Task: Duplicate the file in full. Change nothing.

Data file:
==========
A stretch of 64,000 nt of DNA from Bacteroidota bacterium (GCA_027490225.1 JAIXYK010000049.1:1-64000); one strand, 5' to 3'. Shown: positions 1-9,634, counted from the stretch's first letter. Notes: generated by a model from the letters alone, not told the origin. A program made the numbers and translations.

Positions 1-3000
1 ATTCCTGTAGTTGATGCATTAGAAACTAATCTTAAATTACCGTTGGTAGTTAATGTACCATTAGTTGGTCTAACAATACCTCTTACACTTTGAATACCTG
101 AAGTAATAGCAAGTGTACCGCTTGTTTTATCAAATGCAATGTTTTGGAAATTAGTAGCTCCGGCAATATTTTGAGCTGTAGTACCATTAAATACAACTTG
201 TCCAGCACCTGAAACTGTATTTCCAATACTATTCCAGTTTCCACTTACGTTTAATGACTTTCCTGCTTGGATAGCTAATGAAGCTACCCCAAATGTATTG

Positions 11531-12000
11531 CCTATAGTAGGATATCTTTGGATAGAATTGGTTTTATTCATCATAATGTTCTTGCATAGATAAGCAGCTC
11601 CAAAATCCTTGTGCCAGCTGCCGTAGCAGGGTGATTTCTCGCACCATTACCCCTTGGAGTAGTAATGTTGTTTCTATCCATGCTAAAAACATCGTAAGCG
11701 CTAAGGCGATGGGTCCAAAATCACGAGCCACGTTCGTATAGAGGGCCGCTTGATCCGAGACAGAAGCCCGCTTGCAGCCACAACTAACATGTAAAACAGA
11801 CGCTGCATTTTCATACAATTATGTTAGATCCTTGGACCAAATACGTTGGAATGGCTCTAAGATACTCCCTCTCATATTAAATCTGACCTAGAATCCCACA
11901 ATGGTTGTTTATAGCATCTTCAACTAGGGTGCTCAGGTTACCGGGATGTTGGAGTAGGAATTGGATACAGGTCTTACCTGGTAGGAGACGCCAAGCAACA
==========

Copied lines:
A stretch of 64,000 nt of DNA from Bacteroidota bacterium (GCA_027490225.1 JAIXYK010000049.1:1-64000); one strand, 5' to 3'. Shown: positions 1-9,634, counted from the stretch's first letter. Notes: generated by a model from the letters alone, not told the origin. A program made the numbers and translations.

Positions 1-3000
1 ATTCCTGTAGTTGATGCATTAGAAACTAATCTTAAATTACCGTTGGTAGTTAATGTACCATTAGTTGGTCTAACAATACCTCTTACACTTTGAATACCTG
101 AAGTAATAGCAAGTGTACCGCTTGTTTTATCAAATGCAATGTTTTGGAAATTAGTAGCTCCGGCAATATTTTGAGCTGTAGTACCATTAAATACAACTTG
201 TCCAGCACCTGAAACTGTATTTCCAATACTATTCCAGTTTCCACTTACGTTTAATGACTTTCCTGCTTGGATAGCTAATGAAGCTACCCCAAATGTATTG

Positions 11531-12000
11531 CCTATAGTAGGATATCTTTGGATAGAATTGGTTTTATTCATCATAATGTTCTTGCATAGATAAGCAGCTC
11601 CAAAATCCTTGTGCCAGCTGCCGTAGCAGGGTGATTTCTCGCACCATTACCCCTTGGAGTAGTAATGTTGTTTCTATCCATGCTAAAAACATCGTAAGCG
11701 CTAAGGCGATGGGTCCAAAATCACGAGCCACGTTCGTATAGAGGGCCGCTTGATCCGAGACAGAAGCCCGCTTGCAGCCACAACTAACATGTAAAACAGA
11801 CGCTGCATTTTCATACAATTATGTTAGATCCTTGGACCAAATACGTTGGAATGGCTCTAAGATACTCCCTCTCATATTAAATCTGACCTAGAATCCCACA
11901 ATGGTTGTTTATAGCATCTTCAACTAGGGTGCTCAGGTTACCGGGATGTTGGAGTAGGAATTGGATACAGGTCTTACCTGGTAGGAGACGCCAAGCAACA